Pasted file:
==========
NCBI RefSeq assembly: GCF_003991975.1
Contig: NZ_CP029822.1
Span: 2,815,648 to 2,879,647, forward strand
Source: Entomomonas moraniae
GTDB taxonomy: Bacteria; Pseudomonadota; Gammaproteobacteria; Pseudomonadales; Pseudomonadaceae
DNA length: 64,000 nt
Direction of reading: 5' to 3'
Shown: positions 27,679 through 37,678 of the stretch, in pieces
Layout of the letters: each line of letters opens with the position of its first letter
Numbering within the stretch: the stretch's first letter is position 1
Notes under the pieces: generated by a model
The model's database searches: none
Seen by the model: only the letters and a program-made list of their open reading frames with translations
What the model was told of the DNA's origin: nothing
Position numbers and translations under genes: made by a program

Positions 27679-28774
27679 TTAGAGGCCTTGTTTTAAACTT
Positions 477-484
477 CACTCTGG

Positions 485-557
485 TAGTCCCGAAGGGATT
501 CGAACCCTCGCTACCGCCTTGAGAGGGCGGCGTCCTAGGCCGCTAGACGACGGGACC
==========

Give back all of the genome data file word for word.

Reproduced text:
NCBI RefSeq assembly: GCF_003991975.1
Contig: NZ_CP029822.1
Span: 2,815,648 to 2,879,647, forward strand
Source: Entomomonas moraniae
GTDB taxonomy: Bacteria; Pseudomonadota; Gammaproteobacteria; Pseudomonadales; Pseudomonadaceae
DNA length: 64,000 nt
Direction of reading: 5' to 3'
Shown: positions 27,679 through 37,678 of the stretch, in pieces
Layout of the letters: each line of letters opens with the position of its first letter
Numbering within the stretch: the stretch's first letter is position 1
Notes under the pieces: generated by a model
The model's database searches: none
Seen by the model: only the letters and a program-made list of their open reading frames with translations
What the model was told of the DNA's origin: nothing
Position numbers and translations under genes: made by a program

Positions 27679-28774
27679 TTAGAGGCCTTGTTTTAAACTT
Positions 477-484
477 CACTCTGG

Positions 485-557
485 TAGTCCCGAAGGGATT
501 CGAACCCTCGCTACCGCCTTGAGAGGGCGGCGTCCTAGGCCGCTAGACGACGGGACC